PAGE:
Black Boy

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Richard Wright narrates the story of his life in three stages in order to trace his growth as an individual and as a writer. Thefirst stage covers his childhood and adolescence in Memphis, West Helena and Jackson respectively. The second stage covers his later adolescence, when he is on the threshold of a new life. The third stage covers his adult life in Chicago. Thefirst stage of the autobiography begins from Chapter I and portrays Richard at the age of four. Full of energy, Richard hates to be confined within his home. Infuriated with his mother, he develops a strange affection towards fire. His prank results in disaster and he is punished for it. This incident throws light on his personality and attitude. Time and again, he resents authority and lands himself in trouble. However, he overcomes the hurdles in his way through sheer determination and clears nine grades in school. The end of the tenth chapter shows Richard turning his back on hunger and poverty by leaving Jackson for Memphis.
Chapter XI ushers the second stage of the autobiography. At the age of seventeen, he settles down in a paying guest accommodation in Memphis and gets employed in a successful optical company. He pursues his hobby of reading by browsing through the newspapers and reading an assortment of books borrowed from the library. Richard has a comfortable house, a secure job, a pleasurable pastime and good savings. After overcoming some minor problems, Richard establishes his identity in Memphis. In a matter of two years, he gains more confidence and knowledge than he had gained in thefirst seventeen years of his life. The second stage of Richard's life gets over by Chapter XIV as he leaves Memphis for Chicago.
The third stage of Richard's autobiography starts from Chapter XV and continues till the end of the book in Chapter XX. Richard arrives in Chicago in 1925, at the age of nineteen. He seeks employment in Confectioners and a Caf&e…

Black Boy

Best services for writing your paper according to Trustpilot

Premium Partner
From $18.00 per page
4,8 / 5
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Writers Experience
4,80
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4,90
Support
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Recommended Service
From $13.90 per page
4,6 / 5
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Writers Experience
4,70
Delivery
4,60
Support
4,60
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From $20.00 per page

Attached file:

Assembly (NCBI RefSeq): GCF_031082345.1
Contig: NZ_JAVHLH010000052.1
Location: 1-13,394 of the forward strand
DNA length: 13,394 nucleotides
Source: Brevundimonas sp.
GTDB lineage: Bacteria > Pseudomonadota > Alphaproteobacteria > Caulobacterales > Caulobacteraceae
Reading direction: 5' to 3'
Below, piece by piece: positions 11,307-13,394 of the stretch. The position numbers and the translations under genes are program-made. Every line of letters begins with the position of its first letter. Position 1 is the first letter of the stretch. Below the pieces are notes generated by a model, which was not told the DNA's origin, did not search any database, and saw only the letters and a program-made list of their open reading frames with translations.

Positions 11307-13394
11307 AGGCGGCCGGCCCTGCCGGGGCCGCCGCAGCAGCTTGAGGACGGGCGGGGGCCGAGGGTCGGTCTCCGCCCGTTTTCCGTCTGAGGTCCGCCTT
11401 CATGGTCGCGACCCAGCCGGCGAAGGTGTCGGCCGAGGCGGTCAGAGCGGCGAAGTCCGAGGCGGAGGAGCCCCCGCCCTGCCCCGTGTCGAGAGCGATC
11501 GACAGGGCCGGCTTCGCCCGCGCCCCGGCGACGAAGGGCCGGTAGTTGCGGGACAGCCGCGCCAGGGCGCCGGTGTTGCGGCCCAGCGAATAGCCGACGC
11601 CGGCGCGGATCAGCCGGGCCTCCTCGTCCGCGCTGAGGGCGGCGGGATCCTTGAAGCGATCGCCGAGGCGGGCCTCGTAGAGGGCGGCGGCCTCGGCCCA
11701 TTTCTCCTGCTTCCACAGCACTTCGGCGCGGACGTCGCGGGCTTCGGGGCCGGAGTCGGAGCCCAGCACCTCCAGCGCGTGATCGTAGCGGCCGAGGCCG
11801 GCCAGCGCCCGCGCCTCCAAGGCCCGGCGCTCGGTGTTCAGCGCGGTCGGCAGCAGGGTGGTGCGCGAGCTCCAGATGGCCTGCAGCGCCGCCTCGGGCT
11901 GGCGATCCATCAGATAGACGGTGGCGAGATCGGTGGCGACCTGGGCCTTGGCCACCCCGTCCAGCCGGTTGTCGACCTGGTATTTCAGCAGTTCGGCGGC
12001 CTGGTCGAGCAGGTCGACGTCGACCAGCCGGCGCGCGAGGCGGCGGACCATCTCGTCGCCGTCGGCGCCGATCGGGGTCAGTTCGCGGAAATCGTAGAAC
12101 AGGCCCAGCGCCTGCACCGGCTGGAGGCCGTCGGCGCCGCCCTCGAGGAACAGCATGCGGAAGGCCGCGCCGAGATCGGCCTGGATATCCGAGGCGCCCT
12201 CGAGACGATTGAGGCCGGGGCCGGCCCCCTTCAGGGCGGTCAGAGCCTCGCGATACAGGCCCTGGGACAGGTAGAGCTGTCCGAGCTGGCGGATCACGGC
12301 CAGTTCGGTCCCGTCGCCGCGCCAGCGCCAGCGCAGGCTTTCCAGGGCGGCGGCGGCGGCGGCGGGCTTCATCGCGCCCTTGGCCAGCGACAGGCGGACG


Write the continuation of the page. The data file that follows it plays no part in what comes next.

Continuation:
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4,80
Writers Experience
4,50
Delivery
4,40
Support
4,10
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* All Partners were chosen among 50+ writing services by our Customer Satisfaction Team

Black Boy, Richard Wright’s autobiography, covers his childhood and early adulthood. It opens with four-year-old Richard’s rebellion against authority. At the time, Richard was restless and resentful of his mother’s demand of silence. Richard accidentally burned down his grandparents’ house in his attempt to find something to occupy his time. After his mother determined that he was unharmed, she beat him so badly he lost consciousness.
When Richard and his brother were very young, Nathan Wright, their father, abandoned the family, plunging them into poverty. Richard’s constant hunger made him extremely bitter toward his absent father. Over the next few years, Ella, Richard’s mother, would try very hardto feed, clothe, and shelter her children. Her long hours of work often meant leaving her children with little supervision. When Richard was six years old, he began begging drinks in a nearby saloon where the customers plied him with nickels if he would repeat various curse words and offensive phrases. When beatings did little in breaking her sonsgrowing obsession with alcohol, Ella got the babysitting services of an older black woman in the neighborhood.
Ella moved in with her sister, Maggie, and Maggie’s husband, Silas Hoskins. Hoskins was the owner of a successful saloon, so there was always more than enough food to eat. Nevertheless, Richard was unable to lose the fear that his hunger would return anew, so he hoarded food all over the house. Unfortunately, the newfound stability did not last . The local whites were jealous of Hoskins’s profitable business, so they murdered him and threatened to kill the rest of his family. Maggie and Ella fled with the two boys to live in another town. Maggie and Ella’s combined wages proved adequate to feed and clothe Richard and his brother, but Maggie became involved with “Professor” Matthews, a wanted man. Ella and the children fled to the North after Matthews killed a white woman; Ella…